Objective: To evaluate the ability of epithelial-to-mesenchymal transition–related microRNAs (miRNAs) as serum biomarkers for prognosis and prediction of metastasis in patients with colorectal cancer (CRC).
Background: Epithelial-to-mesenchymal transition–related miRNAs drive CRC progression and metastasis. However, their potential as serum biomarkers in CRC has not been studied.
Methods: This was a 3-phase study using 446 colorectal specimens. In the first phase, we selected candidate miRNAs associated with metastasis by analyzing the expression of 4 miR-200 family members (miR-200b, -200c, -141, and -429) in serum samples from 12 patients with stage I and IV CRC. The second phase involved independent validation of candidate miRNAs in serum from 182 patients with CRC and 24 controls. Finally, we analyzed expression in matched 156 tumor tissues from 182 patients with CRC and an independent set of 20 matched primary CRC and corresponding liver metastases to identify the source of circulating miRNAs.
Results: After initial screening, miR-200c was selected as the candidate serum miRNA best associated with metastasis. Validation analysis revealed that serum miR-200c levels were significantly higher in stage IV than in stage I–III CRCs. High serum miR-200c demonstrated a significant positive correlation with lymph node metastasis, distant metastasis, and prognosis (P = 0.0026, P = 0.0023, and P = 0.0064, respectively). More importantly, serum miR-200c was an independent predictor for lymph node metastasis (odds ratio: 4.81, 95% confidence interval: 1.98–11.7, P = 0.0005) and tumor recurrence (hazard ratio: 4.51, 95% confidence interval: 1.56–13.01, P = 0.005) and emerged as an independent prognostic marker for CRC (hazard ratio: 2.67, 95% confidence interval: 1.28–5.67, P = 0.01).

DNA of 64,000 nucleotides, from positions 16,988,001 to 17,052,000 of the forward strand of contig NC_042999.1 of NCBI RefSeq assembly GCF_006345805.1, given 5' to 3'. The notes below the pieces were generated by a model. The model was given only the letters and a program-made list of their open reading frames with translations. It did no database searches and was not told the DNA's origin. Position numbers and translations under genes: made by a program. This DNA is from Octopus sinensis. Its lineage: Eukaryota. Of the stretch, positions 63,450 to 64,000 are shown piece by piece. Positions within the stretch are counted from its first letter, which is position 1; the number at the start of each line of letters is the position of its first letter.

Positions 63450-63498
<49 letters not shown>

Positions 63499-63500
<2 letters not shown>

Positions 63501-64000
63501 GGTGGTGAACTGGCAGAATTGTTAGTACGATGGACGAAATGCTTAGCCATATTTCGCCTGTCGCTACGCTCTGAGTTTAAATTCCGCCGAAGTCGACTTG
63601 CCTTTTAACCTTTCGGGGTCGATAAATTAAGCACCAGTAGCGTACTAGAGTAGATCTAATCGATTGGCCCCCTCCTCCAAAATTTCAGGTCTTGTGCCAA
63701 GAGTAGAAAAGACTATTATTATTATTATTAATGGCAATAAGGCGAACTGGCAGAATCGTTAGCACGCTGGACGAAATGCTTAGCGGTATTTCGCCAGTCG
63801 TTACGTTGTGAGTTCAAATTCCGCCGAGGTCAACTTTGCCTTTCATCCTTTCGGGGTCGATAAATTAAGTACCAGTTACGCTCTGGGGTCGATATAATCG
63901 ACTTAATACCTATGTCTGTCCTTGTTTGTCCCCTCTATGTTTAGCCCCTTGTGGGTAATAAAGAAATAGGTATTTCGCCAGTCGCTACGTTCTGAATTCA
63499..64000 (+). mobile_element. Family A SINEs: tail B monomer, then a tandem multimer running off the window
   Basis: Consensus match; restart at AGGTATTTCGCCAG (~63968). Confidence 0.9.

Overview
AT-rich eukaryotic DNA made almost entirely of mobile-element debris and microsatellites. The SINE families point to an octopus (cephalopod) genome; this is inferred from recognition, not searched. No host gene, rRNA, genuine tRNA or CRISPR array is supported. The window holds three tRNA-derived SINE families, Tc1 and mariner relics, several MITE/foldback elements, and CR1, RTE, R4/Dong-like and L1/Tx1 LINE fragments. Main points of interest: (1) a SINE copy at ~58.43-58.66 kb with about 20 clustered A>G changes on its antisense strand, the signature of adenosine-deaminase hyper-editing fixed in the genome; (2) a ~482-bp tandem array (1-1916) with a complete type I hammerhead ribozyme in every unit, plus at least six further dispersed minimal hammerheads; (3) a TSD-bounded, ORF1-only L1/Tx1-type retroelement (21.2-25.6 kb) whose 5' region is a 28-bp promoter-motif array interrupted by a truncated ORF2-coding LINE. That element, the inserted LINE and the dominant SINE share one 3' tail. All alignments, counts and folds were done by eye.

Conclusions: Serum miR-200c has strong potential to serve as a noninvasive biomarker for CRC prognosis and predicting metastasis.
We demonstrated that serum miR-200c levels increased in a stage-dependent manner and were significantly higher in stage IV patients. Furthermore, high serum miR-200c expression was significantly associated with tumor metastasis (lymph node, liver, or other organs) and emerged as independent factors for reduced disease-free and overall survival. Finally, we provide potential insights into the origin of high serum miR-200c levels in patients with advanced CRC and metastasis.
*Gastrointestinal Cancer Research Laboratory, Division of Gastroenterology, Department of Internal Medicine, Charles A. Sammons Cancer Center and Baylor Research Institute, Baylor University Medical Center, Dallas, TX
†Department of Gastrointestinal and Pediatric Surgery, Division of Reparative Medicine, Institute of Life Sciences, Graduate School of Medicine, Mie University, Mie, Japan.
Reprints: Ajay Goel, PhD, Baylor University Medical Center, 3500 Gaston Ave, Gastrointestinal Cancer Research Laboratory, Ste H-250, Dallas, TX 75246. E-mail: firstname.lastname@example.org or C. Richard Boland; email@example.com.
Supported by grants R01 CA72851 and CA129286 from the National Cancer Institute, National Institutes of Health, and funds from the Baylor Research Institute to C.R.B. and A.G. This study was also supported by a pilot project grant from the Charles A Sammons Cancer Center, Baylor University Medical Center to A.G.
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Disclosure: The authors have no conflict of interests to disclose.